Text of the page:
How do donors react to different fundraising channels? Fundraising Media DNA Report explains

Howard Lake | 12 June 2015 | News

What do donors think of different fundraising channels, and how do they respond to them? Which channels should fundraisers use for which type of donor? These are some of the challenges explored and explained in Fundraising Media DNA, a new research project from the Institute of Fundraising and charity research specialist fast.MAP, the first wave of which was published last month.
Based on responses from nearly 3,000 donors and over 100 donors, Fundraising Media DNA looks at eight key communication channels used by fundraisers.
It has been produced “to revolutionise the way fundraisers select and use the most appropriate medium or media-mix to ensure their message is trusted and welcomed by donors and prospects in each target demographic group”.
The research is an annual tracker survey so fundraisers will be able to see how understanding on these issues changes and develops as donors’ attitudes and response change.

Eight fundraising channels

Eight fundraising channels

The eight fundraising channels examined in Fundraising Media DNA report.

The report sets out a picture of how donors interact with these eight channels, the attributes that they associate with them, and indicates how they are likely to respond. It presents insight about the relative strengths and advantages of each channel.
In terms of each channel it examines levels of:
Engagement = donors that are reacting and responding to the channel, not just rejecting it out-of-hand. This does not necessarily mean they then donate
Personality = the characteristics or attributes that donors associate with each channel
Action = what donors do following the ‘engagement’ with the channel

Complementary research

David Cole, MD of fast.MAP, acknowledged that many, particularly larger charities, undertake their own testing and research on their donors and scrutinise the results. He added:

“For some, particularly smaller charities, undertaking in-depth research is less feasible or practical. So we hope that this research can be both a useful addition for charities that have their own facts and figures, as well as a starting point for others”.

Launch of Fundraising Media DNA

The initial research was presented at an event in London, and the Institute of Fundraising posted a printed copy of the report to 400 fundraising directors.

Fundraising Media DNA from fastmap on Vimeo.

The publication of this research is timely given the current public debate about the fundraising techniques used by some charities generated following some media coverage of the death of poppy seller Olive Cooke and the resultant investigations and policy debates.

Initial findings

The initial report confirms that donors have widely differing views and expectations of different communication channels used by fundraisers and charities. For example:
Direct mail scores highly as trustworthy among the over-55s
SMS indexes highly for being personal and welcoming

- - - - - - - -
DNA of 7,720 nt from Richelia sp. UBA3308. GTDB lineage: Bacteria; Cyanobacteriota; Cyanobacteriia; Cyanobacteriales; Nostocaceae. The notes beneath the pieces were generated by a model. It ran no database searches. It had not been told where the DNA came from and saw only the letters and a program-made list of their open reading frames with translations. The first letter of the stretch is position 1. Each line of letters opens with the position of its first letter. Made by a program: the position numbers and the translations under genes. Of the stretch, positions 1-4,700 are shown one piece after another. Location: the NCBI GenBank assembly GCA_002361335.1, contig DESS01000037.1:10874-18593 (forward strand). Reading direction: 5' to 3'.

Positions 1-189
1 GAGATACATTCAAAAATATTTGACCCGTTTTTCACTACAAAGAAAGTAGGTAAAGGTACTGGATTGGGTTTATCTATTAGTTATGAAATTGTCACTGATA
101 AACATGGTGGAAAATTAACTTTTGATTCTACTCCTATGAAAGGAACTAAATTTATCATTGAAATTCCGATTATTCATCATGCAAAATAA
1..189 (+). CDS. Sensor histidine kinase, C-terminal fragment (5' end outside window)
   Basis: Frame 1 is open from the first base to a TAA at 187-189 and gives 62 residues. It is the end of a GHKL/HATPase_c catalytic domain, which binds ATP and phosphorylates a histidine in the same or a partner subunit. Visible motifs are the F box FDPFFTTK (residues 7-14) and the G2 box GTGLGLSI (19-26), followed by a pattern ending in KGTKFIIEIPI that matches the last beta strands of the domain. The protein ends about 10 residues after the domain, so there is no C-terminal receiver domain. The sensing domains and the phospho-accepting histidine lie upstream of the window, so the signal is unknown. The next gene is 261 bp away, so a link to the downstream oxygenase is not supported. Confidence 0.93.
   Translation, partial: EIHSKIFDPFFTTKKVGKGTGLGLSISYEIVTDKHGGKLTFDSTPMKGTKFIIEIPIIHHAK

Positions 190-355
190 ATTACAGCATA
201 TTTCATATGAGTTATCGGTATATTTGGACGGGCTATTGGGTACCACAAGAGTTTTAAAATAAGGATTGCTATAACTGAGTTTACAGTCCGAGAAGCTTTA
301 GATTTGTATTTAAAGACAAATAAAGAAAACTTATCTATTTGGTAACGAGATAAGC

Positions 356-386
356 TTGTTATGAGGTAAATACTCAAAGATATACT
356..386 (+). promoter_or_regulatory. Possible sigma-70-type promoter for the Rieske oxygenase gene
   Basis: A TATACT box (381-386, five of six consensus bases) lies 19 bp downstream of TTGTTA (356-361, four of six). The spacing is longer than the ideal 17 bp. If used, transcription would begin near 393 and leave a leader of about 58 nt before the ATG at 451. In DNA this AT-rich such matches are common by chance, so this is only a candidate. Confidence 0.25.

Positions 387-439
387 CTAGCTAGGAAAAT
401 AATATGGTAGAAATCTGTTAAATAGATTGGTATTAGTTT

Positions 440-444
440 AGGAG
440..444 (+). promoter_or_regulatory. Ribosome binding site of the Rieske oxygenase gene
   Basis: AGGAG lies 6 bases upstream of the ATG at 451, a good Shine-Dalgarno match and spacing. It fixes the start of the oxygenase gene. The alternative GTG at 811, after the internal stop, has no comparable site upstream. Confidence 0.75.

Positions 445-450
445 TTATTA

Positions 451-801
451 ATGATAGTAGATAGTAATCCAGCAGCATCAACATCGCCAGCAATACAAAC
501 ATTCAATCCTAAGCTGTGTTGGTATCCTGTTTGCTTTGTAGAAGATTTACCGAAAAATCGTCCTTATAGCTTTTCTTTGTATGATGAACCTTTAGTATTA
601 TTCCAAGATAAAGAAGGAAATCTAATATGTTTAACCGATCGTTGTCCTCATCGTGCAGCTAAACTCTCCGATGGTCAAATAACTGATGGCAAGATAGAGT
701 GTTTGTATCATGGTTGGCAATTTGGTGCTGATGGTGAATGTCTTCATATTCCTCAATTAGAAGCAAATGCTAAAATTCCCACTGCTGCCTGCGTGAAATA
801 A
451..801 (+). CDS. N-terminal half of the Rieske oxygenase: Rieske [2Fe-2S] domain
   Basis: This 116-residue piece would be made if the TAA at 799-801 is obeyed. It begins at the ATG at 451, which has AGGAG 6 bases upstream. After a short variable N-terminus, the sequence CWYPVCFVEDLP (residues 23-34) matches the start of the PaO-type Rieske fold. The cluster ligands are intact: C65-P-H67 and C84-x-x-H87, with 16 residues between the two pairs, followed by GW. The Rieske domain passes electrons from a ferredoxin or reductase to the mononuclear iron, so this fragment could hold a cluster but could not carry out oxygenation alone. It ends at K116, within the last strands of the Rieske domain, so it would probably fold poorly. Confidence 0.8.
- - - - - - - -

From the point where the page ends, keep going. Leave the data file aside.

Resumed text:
Email scores very highly as people’s preferred contact route
• Street and door-to-door fundraising’s strengths are convenience and ease of response
• Social media over-indexes among the under 34s and for sharing
• DRTV scores very highly as being memorable, attention-grabbing and for its appearance.
The 52-page document contains extensive useable data. For example:
• women are more likely than men to hold onto an email (Retainable Index; Females, 212 vs. Males, 116)
• Men and 18 to 34-year-olds engage most with SMS (Engagement Index: Males, 70. Engagement Index: 18-34, 85)
• Fundraisers significantly underestimate direct mail‘s appeal among 18-34 year olds (Engagement Index: Estimated 57 vs.118 Actual)
• Low-value donors score social media highest for convenience (Convenient Index: Low Donors, 137)
• DRTV is universally regarded as authoritative (Authoritative Index: Overall, 137) and trustworthy (Trustworthy Index: Overall, 132)

Nuanced, not a simple ranking

Daniel Fluskey, Head of Policy and Research at the Institute of Fundraising, commented:

“This research is not intended and cannot be used to rank different forms of fundraising against each other. The results are unique to each channel and so direct comparisons should be avoided.
“Instead it aims to pick up on some of the nuances and less obvious aspects of donor engagement that can sometimes be lost if all that is looked at from a campaign is a donation response rate.”

The report closes with commentary from the Insight in Fundraising group:

“One interesting trend revealed by this research is fundraisers’ over-optimism in expecting immediate donations, when the tendency is for supporters to delay response, research the charity/ appeal further or share information with others.
“It is heartening to see further evidence of this kind of behaviour – our challenge now is to go out and quantify it!”

UK Fundraising plans to cover further detail of this report.
Fundraising Media DNA report 2015
The Fundraising Media Report 2015 report can be downloaded in PDF.

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